Phillip Dutton at Rolex Kentucky - photo by Jennifer Pavlinich

The science and art of watching the masters ride….

One of the reasons Dressage At Devon fills the grandstand for the Grand Prix freestyle rides is to watch the masters perform. And try and figure out what they are doing that gets the horses to look so good and go so well.

One of the ways you can start your journey to learning how the masters do it, is to take a day of your life and volunteer as a jump judge at any recognized horse trial in the western hemisphere.

Not only are you welcomed and thanked, and probably get a free sandwich and bottle of water, but you should be able to take the opportunity to watch a boatload of good (and some not so good) riders negotiate your obstacle.

For instance, yesterday a friend and I volunteered at the Fair Hill August Horse Trials, and we got to see, among others, Ryan Wood, Sally McKechnie Lofting, Nina Ligon, Sinead Halpin, and the great World Champion Bruce Davidson, among others, display their expertise on the cross country field.

Just watching Bruce gallop a young horse through the field, is a lesson in and of itself. He keeps all of his horses dead straight, every stride, between hand and leg.

They are not wasted by wandering through the field from fence to fence on crooked lines, or left to bulge out or canter sideways. He fixes it if they do. He jumps the absolute center of each fence unless he has a reason to be left or right of center. He does this on every horse, at every level at every jump on the course.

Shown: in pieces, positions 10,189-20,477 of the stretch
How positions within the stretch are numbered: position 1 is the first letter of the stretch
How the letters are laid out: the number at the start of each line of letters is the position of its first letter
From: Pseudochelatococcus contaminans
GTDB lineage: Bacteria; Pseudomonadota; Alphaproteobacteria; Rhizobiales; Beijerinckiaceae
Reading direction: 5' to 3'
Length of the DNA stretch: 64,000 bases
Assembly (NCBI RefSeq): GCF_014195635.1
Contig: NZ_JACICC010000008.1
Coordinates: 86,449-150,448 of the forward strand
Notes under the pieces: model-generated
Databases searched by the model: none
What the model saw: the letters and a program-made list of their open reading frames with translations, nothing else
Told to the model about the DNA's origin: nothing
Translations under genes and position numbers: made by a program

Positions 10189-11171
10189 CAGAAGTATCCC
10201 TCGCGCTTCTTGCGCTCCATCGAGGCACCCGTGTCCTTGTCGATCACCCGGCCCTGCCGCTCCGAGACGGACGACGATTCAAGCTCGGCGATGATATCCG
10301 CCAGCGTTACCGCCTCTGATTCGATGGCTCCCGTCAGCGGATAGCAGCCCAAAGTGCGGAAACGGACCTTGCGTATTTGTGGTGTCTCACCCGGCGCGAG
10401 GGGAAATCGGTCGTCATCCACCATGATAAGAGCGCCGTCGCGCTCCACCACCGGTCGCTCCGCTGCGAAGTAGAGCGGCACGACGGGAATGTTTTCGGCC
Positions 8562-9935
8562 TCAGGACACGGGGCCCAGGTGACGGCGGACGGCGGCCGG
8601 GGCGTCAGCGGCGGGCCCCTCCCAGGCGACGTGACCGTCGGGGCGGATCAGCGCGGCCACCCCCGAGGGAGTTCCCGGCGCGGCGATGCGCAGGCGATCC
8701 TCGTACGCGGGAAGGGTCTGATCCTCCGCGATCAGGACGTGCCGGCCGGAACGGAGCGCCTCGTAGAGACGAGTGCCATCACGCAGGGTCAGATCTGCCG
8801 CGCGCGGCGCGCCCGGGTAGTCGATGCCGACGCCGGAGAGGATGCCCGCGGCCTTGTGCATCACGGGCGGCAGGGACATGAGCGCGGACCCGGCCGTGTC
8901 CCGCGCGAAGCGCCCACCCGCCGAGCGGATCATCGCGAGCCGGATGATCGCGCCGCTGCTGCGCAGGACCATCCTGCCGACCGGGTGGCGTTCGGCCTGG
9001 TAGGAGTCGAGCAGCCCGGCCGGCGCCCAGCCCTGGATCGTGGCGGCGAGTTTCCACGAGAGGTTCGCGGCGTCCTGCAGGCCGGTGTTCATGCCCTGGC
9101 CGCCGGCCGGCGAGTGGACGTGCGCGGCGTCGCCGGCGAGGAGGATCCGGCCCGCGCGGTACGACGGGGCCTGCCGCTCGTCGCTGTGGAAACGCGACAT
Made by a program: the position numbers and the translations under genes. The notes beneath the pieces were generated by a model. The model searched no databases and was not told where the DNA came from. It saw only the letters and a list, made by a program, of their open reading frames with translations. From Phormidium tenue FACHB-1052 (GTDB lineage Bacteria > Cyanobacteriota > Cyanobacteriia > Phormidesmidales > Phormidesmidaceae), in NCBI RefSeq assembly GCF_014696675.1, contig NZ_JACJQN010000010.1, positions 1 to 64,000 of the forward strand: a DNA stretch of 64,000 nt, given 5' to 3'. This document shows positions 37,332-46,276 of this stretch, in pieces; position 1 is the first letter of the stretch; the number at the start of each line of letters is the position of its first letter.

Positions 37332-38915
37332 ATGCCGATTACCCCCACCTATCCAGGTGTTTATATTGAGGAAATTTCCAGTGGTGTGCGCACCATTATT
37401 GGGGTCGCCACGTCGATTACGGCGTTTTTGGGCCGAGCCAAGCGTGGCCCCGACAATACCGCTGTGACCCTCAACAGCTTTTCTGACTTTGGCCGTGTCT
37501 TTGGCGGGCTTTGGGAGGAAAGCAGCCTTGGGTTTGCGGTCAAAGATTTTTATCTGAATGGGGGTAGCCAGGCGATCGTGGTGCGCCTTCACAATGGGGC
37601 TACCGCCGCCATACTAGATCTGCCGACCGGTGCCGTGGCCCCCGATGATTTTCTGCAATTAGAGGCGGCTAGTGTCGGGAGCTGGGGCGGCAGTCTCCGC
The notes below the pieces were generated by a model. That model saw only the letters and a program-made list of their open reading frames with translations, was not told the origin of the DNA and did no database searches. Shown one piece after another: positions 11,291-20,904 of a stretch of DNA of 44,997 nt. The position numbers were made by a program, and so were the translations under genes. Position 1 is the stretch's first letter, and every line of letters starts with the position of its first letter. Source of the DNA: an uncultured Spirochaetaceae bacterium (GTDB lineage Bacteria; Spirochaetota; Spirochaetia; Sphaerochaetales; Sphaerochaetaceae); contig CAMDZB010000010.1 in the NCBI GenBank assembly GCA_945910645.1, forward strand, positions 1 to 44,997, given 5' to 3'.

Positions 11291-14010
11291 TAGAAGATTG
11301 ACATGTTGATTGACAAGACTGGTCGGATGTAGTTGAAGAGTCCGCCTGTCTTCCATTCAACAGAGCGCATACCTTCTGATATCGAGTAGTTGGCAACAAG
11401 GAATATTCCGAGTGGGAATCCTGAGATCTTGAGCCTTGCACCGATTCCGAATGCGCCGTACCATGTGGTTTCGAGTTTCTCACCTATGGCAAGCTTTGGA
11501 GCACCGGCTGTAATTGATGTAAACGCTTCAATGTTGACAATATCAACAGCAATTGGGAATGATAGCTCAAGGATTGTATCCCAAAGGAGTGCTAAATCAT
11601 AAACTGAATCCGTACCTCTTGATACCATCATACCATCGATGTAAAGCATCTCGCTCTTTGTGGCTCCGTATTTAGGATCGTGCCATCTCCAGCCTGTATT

Bruce Davidson on Expensive Playmate, owned by Sophie DuPont - Photo by H. Covey

This careful and long practiced skill, just keeping a horse straight, is awesome to see. Watch riders like the above names whenever you can, and your own area professionals, and see how the horses go. Watch them insist, time after time, that the horses land on the correct lead, and they fix it if they don’t.

They make mistakes and miss distances, but if they do, they do all they can to let go of the horse’s mouth and not land on his back.

They care more about after the jump, than before the jump. They don’t make big moves, they don’t ride violently or irritate a horse. They know confidence in horses is hard to gain and easily lost with just one tug or kick.

Their horses may be green, and you can see their ears flicking, eyes rolling and looking, and occasionally they’ll do something naughty, but the top pros never let that get to them personally – at least in public.

You also learn something about stride length and jumping bascule by watching a series of cross country obstacles that ask a horse to adjust its stride or listen to the rider’s choice of fence, or jump a narrow skinny obstacle when there is a lot of room not to. The more horses you watch at training, preliminary and intermediate level, the more you learn about what a horse wants to do, and what they have to do, and how much influence a rider has.

Can’t afford a clinic? Not enough nerve for a lesson?

Then go out and jump judge and watch your favorite eventing hero negotiate obstacles on green horses. It’s the most fun, cheapest, all-day-long lesson you’ll ever have.

Watch Bruce Davidson and Expensive Playmate at the Ocala Horse Trials in February 2011

Bruce Davidson and Expensive Playmate – Part 2 Ocala Horse Trials